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Bronzes to BulletsVichy and the Destruction of French Public Statuary, 1941–1944$
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Kirrily Freeman

Print publication date: 2008

Print ISBN-13: 9780804758895

Published to Stanford Scholarship Online: June 2013

DOI: 10.11126/stanford/9780804758895.001.0001

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Introduction

Introduction

Chapter:
(p.1) 1 Introduction
Source:
Bronzes to Bullets
Publisher:
Stanford University Press
DOI:10.11126/stanford/9780804758895.003.0001

Between October 1941 and August 1944, French cities, towns, and villages lost most of their public bronze statuary. The number of works destroyed is estimated to range between 1,527 and 1,750 decorative and commemorative statues and monuments in the public domain. This introductory chapter discusses the public's strong opposition to the French government's campaign to dismantle and smelt down bronze statuary. In the French provinces in particular, there was an outpouring of vehement and energetic protest. Private citizens and their public representatives condemned this initiative vociferously, unequivocally, and often with important political consequences. In wartime France, whether under Nazi occupation or Vichy supervision, protest of any kind was a perilous endeavor. Nevertheless, French communities took strident measures to protect their public statuary, to protest its removal, and to condemn its destruction. An overview of the subsequent chapters is also presented.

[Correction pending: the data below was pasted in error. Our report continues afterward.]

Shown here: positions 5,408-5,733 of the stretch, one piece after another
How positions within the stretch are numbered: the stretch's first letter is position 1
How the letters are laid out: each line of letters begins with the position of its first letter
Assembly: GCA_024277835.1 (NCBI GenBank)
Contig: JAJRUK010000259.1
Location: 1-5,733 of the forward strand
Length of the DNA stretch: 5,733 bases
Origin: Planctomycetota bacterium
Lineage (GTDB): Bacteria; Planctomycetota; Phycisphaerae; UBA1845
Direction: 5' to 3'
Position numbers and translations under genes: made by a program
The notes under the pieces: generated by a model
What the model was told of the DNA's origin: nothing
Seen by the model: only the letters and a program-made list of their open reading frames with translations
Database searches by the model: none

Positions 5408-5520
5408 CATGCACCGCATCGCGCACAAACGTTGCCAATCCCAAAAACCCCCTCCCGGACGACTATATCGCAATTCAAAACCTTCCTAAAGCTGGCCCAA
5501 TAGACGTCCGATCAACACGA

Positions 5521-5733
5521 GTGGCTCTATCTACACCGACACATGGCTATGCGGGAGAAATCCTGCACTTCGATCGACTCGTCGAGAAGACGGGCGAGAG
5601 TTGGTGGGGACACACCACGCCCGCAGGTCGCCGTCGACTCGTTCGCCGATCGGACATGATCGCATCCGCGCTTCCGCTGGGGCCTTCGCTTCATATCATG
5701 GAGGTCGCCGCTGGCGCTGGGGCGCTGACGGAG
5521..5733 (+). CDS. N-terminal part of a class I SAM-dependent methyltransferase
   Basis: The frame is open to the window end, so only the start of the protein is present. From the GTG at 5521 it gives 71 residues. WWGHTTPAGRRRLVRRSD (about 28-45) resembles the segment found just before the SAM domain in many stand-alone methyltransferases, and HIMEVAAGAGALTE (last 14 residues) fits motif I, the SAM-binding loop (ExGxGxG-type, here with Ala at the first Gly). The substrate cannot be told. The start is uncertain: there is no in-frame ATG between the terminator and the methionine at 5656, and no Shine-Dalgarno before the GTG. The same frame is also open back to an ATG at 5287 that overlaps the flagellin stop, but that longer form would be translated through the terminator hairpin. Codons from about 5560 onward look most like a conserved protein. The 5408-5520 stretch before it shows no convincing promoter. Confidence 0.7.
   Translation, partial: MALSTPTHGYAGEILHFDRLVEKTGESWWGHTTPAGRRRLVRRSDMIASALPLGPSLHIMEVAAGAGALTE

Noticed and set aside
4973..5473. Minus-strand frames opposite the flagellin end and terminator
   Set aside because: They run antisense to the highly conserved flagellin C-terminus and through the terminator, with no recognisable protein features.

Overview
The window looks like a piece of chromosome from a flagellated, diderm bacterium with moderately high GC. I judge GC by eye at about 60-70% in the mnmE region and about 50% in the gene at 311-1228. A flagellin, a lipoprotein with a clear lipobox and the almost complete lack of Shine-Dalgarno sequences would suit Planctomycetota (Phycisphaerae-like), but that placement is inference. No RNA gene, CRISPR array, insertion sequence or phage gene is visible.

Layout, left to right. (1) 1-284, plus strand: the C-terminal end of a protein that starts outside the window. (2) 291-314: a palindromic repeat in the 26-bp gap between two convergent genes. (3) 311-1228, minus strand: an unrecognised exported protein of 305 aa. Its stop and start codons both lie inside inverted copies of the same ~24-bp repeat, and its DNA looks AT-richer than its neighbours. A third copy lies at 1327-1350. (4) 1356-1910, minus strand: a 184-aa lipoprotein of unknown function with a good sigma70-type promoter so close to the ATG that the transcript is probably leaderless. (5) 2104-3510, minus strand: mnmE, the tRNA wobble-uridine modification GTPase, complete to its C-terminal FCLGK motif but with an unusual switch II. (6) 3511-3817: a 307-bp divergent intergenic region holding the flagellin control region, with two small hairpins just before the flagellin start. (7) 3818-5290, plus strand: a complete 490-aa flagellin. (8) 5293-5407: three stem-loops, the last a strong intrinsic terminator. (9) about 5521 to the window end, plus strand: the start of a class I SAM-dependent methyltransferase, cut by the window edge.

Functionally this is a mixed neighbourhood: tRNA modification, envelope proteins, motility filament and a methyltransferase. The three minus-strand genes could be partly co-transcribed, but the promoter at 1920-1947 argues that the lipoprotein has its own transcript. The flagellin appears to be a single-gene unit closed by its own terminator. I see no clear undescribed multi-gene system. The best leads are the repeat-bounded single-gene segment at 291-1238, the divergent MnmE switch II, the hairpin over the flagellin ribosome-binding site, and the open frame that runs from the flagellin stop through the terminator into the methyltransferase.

Keywords:   bronze statuary, French government, public reaction, Vichy, Nazi

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